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Civility in public discourse

Venting one’s anger and frustration may feel cathartic, but if you do not engage with civility with those holding centrist views, the social movement will not grow. This is true not just in the context of the Aurat March and Pakistan’s feminist movement, but is a fundamental in any civilised society

Civility in public discourse
In the context of Pakistan’s indigenous feminist movement, one should not lose sight of the stark cultural differences between societal segments.

A few days ago, all of Pakistan’s major cities saw ‘Aurat’ marches in various shapes and forms. The picket signs participants carried covered every emotion on the spectrum from witty to angry and raised wide-ranging issues. The comments and responses on the coverage of the Aurat March were equally wide ranging.

Negative reaction was the strongest to coverage of marches in big cities like Islamabad, Lahore, and Karachi, i.e., cities that are at the forefront of the cultural evolution in this country. They included picket signs demanding the right to dress/sit as one pleases, the stigma associated with divorced women expressing relief/happiness, etc. These are real issues and rightful demands and have not been mainstreamed yet. Although the outraged coverage over selective messages may not reflect it, most signs on the ground highlighted non-controversial and mainstreamed issues such as men sending unsolicited explicit pictures to women, equal wages and educational opportunities, inheritance, etc.

There is no dearth of articles that take one position or the other on the Aurat March. I will not add to that pile but would rather like to talk about a more effective way for Pakistani feminists to put forward their message.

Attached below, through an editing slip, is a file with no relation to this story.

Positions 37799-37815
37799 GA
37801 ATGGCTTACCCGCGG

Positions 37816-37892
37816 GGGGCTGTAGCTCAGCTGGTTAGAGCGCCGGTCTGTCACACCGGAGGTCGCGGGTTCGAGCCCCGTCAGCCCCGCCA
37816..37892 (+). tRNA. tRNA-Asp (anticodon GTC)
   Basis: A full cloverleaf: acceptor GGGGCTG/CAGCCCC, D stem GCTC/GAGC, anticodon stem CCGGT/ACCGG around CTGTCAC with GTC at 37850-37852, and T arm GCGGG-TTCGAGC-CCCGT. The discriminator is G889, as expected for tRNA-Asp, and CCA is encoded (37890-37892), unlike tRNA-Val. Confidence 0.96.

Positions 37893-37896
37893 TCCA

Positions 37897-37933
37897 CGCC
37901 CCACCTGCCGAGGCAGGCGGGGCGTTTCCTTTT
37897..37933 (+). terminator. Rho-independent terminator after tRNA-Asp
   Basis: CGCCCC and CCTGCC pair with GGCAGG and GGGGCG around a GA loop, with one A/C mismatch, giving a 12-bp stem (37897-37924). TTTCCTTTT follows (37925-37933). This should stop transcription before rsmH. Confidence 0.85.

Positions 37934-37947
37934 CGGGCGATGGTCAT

Social movements succeed when society at large adopt the values it puts forward. To be successful, the goal of the Pakistani feminist movement needs be to add more supporters and grow its own camp, rather than alienating large segments of the population and hardening and/or growing the opposition. Messaging approaches taken by marchers ranged from using wit, humor and poetry on one end, to shaming, shocking and venting on the other end.

Cultural evolution is a slow process. Even if many issues being highlighted today are not mainstreamed yet, in time they will be, like all others considered taboo as recently as a few years ago. To no one’s surprise, segments of our society are on very different trajectories. Every segment faces different challenges and problems and, accordingly, has different priorities.

The Aurat March was only loosely organised, which was perhaps why it lacked a focused and coherent message. The march was for a single cause, only to the extent that it was pro-women. However, once there, every woman was there for herself. With such a lack of messaging coordination, one picket sign or the other was bound to hurt normative sensibilities, and it would be unfair to place the burden of an inartfully worded message on all participants.

Keep in mind that the feminist movement of the West is often divided into four waves: The first wave (1900-1959, advocating for voting and property rights and political representation), the second wave (1960-1980, advocating for focusing on reducing inequalities, family, the workplace, reproductive rights, de facto inequalities, and official legal inequalities), the third wave (1990-2008, embracing individualism and diversity) and the fourth wave (2008-present, advocating combating sexual harassment, assault, and misogyny).

Cultural change is perhaps the most difficult and long term process. Unfortunately, in our society, where even the most basic human rights are in contention, the society in general has not evolved from the more basic needs to the level of self-actualisation.

Pakistan’s feminist movement is not merely following the feminist waves of the West, but shoulders the additional burden of making up for lost time and rolling those four waves into one. Nevertheless, it takes all sorts of people to make a social movement, and it would be equally unfair to expect all compatriots to empathise with everything that was said at the Aurat March and the way it was said.